Antec EarthWatts Platinum 650 W 0

Antec EarthWatts Platinum 650 W

Cross Load Tests »

Test Setup

All measurements are performed utilizing ten electronic loads (seven Array 3711A, 300W each, and three Array 3710A, 150W each), which are able to deliver over 2500W of load and are controlled by a custom made software. We also use a Picoscope 3424 oscilloscope, a CHY 502 thermometer, a Fluke 175 multimeter and an Instek GPM-8212 power meter. Furthermore, in our setup we have included a wooden box, which along with a heating element is used as a Hot Box. Finally, we have at our disposal four more oscilloscopes (Rigol 1052E and VS5042, Stingray DS1M12 and a second Picoscope 3424) and a CEM DT-8852 sound level meter. In this article you will find more details about our equipment and the review methodology we follow. Finally, if the manufacturer states that the maximum operating temperature of the test unit is only 40°C then we try to stay near this temperature, otherwise we crank up the heat inside the hotbox up to 45-50°C.

Voltage Regulation Charts

The following charts show the voltage values of the main rails, recorded over a range from 60W to the maximum specified load, and the deviation (in percent) for the same load range.

5VSB Regulation Chart

The following chart shows how the 5VSB rail deals with the load we throw at it.

Efficiency Chart

In this chart you will find the efficiency of EA-650 Platinum at low loads and at loads equal to 20-100% of PSU's maximum rated load.

Voltage Regulation and Efficiency Measurements

The first set of tests reveals the stability of voltage rails and the efficiency of EA-650 Platinum. The applied load equals to (approximately) 20%, 40%, 50%, 60%, 80% and 100%, of the maximum load that the PSU can handle. In addition, we conduct two more tests. In the first we stress the two minor rails (5V & 3.3V) with a high load, while the load at +12V is only 2A and in the second test we dial the maximum load that +12V can handle while load at minor rails is minimal.

Voltage Regulation & Efficiency Testing Data
Antec EA-650 Platinum
Test12 V5 V3.3 V5VSBPower
20% Load8.947A1.987A2.011A1.001A130.00W87.54%40.2°C0.945
40% Load18.325A4.005A4.063A1.205A260.00W91.42%42.3°C0.974
50% Load22.920A5.025A5.106A1.616A325.00W91.61%43.2°C0.979
60% Load27.531A6.052A6.162A2.035A390.00W91.38%45.1°C0.985
80% Load37.013A8.126A8.312A2.460A520.00W90.57%45.8°C0.990
100% Load47.375A9.159A9.431A3.098A650.00W89.22%47.7°C0.991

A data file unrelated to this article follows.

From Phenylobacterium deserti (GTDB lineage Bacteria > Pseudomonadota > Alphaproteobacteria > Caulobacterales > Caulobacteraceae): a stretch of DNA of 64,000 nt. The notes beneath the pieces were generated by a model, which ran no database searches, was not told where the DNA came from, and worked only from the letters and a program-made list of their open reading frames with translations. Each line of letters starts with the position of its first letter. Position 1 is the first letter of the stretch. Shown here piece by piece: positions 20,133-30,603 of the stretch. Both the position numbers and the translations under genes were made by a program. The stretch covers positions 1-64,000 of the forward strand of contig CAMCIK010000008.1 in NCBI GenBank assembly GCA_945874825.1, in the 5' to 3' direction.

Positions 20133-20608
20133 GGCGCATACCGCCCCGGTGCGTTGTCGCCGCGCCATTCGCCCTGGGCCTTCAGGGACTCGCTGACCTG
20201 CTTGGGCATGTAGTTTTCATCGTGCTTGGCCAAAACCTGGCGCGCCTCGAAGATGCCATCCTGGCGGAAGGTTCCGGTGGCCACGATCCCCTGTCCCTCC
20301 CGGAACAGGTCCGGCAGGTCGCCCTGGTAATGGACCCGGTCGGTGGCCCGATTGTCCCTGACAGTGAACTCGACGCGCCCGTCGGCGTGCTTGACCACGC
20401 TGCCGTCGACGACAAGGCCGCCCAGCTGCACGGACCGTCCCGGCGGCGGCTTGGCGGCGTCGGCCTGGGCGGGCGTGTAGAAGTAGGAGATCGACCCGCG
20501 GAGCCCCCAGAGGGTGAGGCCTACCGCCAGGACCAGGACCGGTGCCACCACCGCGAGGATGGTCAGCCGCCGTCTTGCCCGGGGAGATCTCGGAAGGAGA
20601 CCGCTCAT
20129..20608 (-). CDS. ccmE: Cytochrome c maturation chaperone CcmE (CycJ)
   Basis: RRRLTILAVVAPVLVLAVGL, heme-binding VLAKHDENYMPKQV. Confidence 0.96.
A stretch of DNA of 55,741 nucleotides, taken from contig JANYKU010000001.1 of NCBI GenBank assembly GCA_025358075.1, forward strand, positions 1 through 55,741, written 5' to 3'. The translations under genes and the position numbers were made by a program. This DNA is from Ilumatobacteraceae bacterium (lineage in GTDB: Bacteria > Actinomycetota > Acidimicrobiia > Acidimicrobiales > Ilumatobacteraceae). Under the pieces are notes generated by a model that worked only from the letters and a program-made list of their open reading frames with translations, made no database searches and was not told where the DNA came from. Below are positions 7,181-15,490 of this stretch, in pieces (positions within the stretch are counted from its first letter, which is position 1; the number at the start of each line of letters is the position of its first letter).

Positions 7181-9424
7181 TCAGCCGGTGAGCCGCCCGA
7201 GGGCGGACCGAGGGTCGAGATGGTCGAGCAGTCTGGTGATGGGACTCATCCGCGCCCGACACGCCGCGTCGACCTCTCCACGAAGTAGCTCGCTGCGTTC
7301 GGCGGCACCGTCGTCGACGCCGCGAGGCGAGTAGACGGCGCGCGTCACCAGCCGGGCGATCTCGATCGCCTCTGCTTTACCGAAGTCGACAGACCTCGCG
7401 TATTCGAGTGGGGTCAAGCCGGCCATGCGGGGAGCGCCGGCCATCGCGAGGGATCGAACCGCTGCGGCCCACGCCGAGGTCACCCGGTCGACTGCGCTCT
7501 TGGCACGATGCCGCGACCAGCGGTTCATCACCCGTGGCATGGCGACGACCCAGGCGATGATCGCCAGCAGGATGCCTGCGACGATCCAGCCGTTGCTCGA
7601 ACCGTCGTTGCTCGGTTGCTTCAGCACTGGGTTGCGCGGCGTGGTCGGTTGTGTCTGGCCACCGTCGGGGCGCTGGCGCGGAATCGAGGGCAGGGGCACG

Crossload 11.991A12.000A12.000A0.500A122.90W77.83%44.5°C0.949
Crossload 247.995A1.000A1.000A1.000A571.35W89.69%47.6°C0.990

Efficiency is high overall but is lower than the Platinum requirements, even though we test with 230VAC power input where efficiency usually is 1-1.5% higher than with 115VAC, the power input that 80 Plus organization uses to certify desktop PSUs. This made us wonder so we decided to run some extra tests with 115VAC input this time. As you can see from the efficiency chart above, indeed with loads up to about 250W at 115VAC, efficiency is higher than at 230VAC. Only at higher loads 230VAC takes the lead.
Only 5V regulation is tight enough for our standards, while the +12V and 3.3V rails registered larger deviations. As it seems the pursuit of the highest possible efficiency showed its negative effects on the +12V rail which is close to 3% voltage regulation. Surely that's still far from the 5% limit but in comparison to other similar capacity units we have tested in the past, it doesn't look so good. Regarding output noise, even at full load and nearly 48°C ambient it was fairly quiet. Also the small difference between the PSU's input/output temperature is mainly due to the small heatsinks in the internal of the unit and on top of that indicates that the fan is working at low RPMs, so it doesn't make much noise.

Efficiency at Low Loads

In the next tests, we measure the efficiency of EA-650 Platinum at loads much lower than 20% of its maximum rated load (the lowest load that the 80 Plus Standard measures). The loads that we dial are 40, 60, 80 and 100W (for PSUs with over 500W capacity). This is important for scenarios in which a typical office PC is in idle with power saving turned on.

Efficiency at Low Loads
Antec EA-650 Platinum
Test #12 V5 V3.3 V5 VSBPower

At these tests efficiency is pretty satisfactory since at two out of the four tests it easily surpasses the 80% mark. Even with only 40W of load efficiency remains over 70% and with a mere 20W more it gets an impressive 7.5% boost. This unit will totally satisfy the users that also need good efficiency at bottom low loads.

5VSB Efficiency

ATX spec states that the 5VSB standby supply's efficiency should be as high as possible and recommends 50% or higher efficiency with 100mA load, 60% or higher with 250mA load and 70% or higher with 1A or more load.
We will take four measurements, three at 100 / 250 / 1000 mA and one with the full load that 5VSB rail can handle.

5VSB Efficiency
Antec EA-650 Platinum
Test #5VSBPower (DC/AC)EfficiencyPF/AC Volts

The 5VSB rail was a pleasant surprise since efficiency here is pretty high in all tests. If at test#4 the unit scored over 80% then we would be left completely satisfied but apparently you can't have it all in this world.

Power Consumption in Idle & Standby

In the table below you will find the power consumption and the voltage values of all rails (except -12V), when the PSU is in idle mode (On but without any load at its rails) and the power consumption when the PSU is in standby (without any load at 5VSB).

Idle / Standby
Antec EA-650 Platinum
Mode12 V5 V3.3 V5VSBPower (AC)PF/AC Volts

In standby mode the PSU draws very little power from the grid. With only 0.18W vampire power is one of the most economic units we have ever tested, in standby mode of course.
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